Pandemic. Masks. Riots. Looting. Vandalism. These are the recent events in the U.S. that have made safety priority one for many Americans.
Amidst all this chaos, according to the National Shooting Sports Foundation (NSSF), more than 2 million Americans are now first-time gun owners. In May, gun sales skyrocketed.
When video first surfaced showing unarmed African American George Floyd being killed, for the first time in a long while, there was unity. A victim of a senseless and inexcusable killing at the hands of a Minneapolis policeman, Floyd became a rallying point for all Americans to unite behind. President Trump quickly condemned the murder and ordered the Department of Justice to get involved. There was not a credible voice to be heard rationalizing or minimizing this tragedy.
Large numbers of Americans took to the streets throughout the nation to engage in peaceful protests. At the same time, however, there was a significant amount of violence, looting, and burning. In our hyper-partisan atmosphere, the political lines were quickly drawn.
On the one hand, Democrats are urging for “defunding the police.” On the other hand, Republicans are urging for a strong stance to be taken to put an end to the looting and burning taking place in our cities amidst attempts by others to exercise their First Amendment rights to protest against racism in America and police misconduct. Only one has correctly captured the desires of the public.
Massachusetts Attorney General Maura Healey (D) said that we must “seize the opportunity we have right now to build anew. Yes, America is burning, but that’s how forests grow.” Far from condemning the criminal behavior, she seemed to be implying it was a necessary part of what was needed to achieve the desired results.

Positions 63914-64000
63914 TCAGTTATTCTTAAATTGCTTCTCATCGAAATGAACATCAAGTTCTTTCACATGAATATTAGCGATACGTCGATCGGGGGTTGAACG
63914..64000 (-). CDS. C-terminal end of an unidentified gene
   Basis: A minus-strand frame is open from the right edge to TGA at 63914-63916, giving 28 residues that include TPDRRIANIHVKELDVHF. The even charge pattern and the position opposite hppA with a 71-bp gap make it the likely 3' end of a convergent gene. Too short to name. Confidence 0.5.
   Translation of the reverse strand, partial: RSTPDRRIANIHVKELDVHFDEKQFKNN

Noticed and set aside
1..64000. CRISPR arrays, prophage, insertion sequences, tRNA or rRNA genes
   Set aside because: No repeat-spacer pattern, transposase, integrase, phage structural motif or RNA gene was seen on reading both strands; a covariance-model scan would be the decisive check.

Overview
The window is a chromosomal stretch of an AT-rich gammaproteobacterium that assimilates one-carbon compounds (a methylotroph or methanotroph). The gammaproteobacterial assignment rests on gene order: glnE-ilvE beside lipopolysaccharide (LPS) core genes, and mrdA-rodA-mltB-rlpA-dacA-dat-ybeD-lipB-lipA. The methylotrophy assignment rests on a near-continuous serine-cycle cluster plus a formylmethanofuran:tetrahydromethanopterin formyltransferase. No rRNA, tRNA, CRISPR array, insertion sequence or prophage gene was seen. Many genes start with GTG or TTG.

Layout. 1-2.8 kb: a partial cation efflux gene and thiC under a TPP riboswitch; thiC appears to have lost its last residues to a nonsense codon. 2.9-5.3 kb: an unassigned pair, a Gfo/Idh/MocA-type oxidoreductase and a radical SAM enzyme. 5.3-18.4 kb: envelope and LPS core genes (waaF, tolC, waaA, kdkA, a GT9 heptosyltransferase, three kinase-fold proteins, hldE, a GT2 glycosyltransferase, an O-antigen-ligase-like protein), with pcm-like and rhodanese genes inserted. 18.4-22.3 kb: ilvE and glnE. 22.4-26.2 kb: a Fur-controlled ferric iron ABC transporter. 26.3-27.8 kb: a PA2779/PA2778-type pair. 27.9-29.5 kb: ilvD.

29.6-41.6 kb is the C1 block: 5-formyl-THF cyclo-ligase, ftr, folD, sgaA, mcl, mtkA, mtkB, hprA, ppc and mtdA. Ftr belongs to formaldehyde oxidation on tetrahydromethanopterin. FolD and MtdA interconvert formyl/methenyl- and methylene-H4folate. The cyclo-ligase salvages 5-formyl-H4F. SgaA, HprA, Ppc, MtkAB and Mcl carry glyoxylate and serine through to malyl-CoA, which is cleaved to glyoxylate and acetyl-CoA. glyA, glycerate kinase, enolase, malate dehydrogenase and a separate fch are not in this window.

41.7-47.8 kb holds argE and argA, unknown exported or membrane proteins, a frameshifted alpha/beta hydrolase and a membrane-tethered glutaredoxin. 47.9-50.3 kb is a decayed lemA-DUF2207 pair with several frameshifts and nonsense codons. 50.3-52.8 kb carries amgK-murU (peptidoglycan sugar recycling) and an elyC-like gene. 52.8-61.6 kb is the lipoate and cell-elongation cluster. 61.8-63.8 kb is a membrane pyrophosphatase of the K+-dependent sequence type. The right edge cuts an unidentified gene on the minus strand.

Not to be outdone, in multiple cities, Democrats have embraced the idea that the best way to move forward in a positive direction is to cut spending on the police. In Los Angeles, police were anticipating an increase of $671 million. Now, Mayor Garcetti wants to cut $100-$150 million. In New York City, 40 City Council candidates are calling for a $1-$6 billion cut in police spending over the next four years. At what might be considered Ground Zero, Minneapolis, Democrats are advocating to move to dismantle the police department and replace it with a “transformative new model for public safety.”
The president of the Minneapolis City Council, Lisa Bender, issued a specific challenge. “If you are a comfortable white person asking to dismantle the police, I invite you to reflect: are you willing to stick with it? Will you be calling in three months to ask about garage break-ins?”
Apparently, this sort of thinking that it makes you a bad person for not wanting someone to break into your garage is having an impact. A recent report published by Small Arms Analytics & Forecasting (SAAF), a research organization, estimated that more than 1.7 million firearms were purchased across the United States in, an 80 percent increase compared to 2019. This continued a trend. In March, April, and May, sales were between 70 and 85 percent higher than in 2019.
As a National Rifle Association (NRA) certified pistol, shotgun, and personal protection instructor, it is important that Americans as a whole, and women in particular, are coming to a greater understanding that protecting yourself, your loved ones, and your property is not a bad thing.
To the outrage of reporters at The New York Times, Arkansas U.S. Senator Tom Cotton penned an op-ed that asserted the violence in many of our cities had gotten out of control, and that it was time for the use of strong force to bring it to an end. After first defending running the column, the hierarchy at the Times capitulated, saying the column had not met some unspecified set of standards. Of course, in the past, the Times ran columns by Russian leader Vladimir Putin, officials from ISIS, and the Taliban. The episode served as the almost perfect disconnect in how Republicans and Democrats are viewing the world.
My bet is Democrats have already overplayed their hand. Even in the midst of justified anguish over the horrible killing of George Floyd, as well as a heightened attention to issues of systemic racism and police misconduct, I simply do not think most Americans agree with an approach that either condones violence or reduces police presence. In a civilized society, law and order are good things. For Republicans, this is good policy and good politics.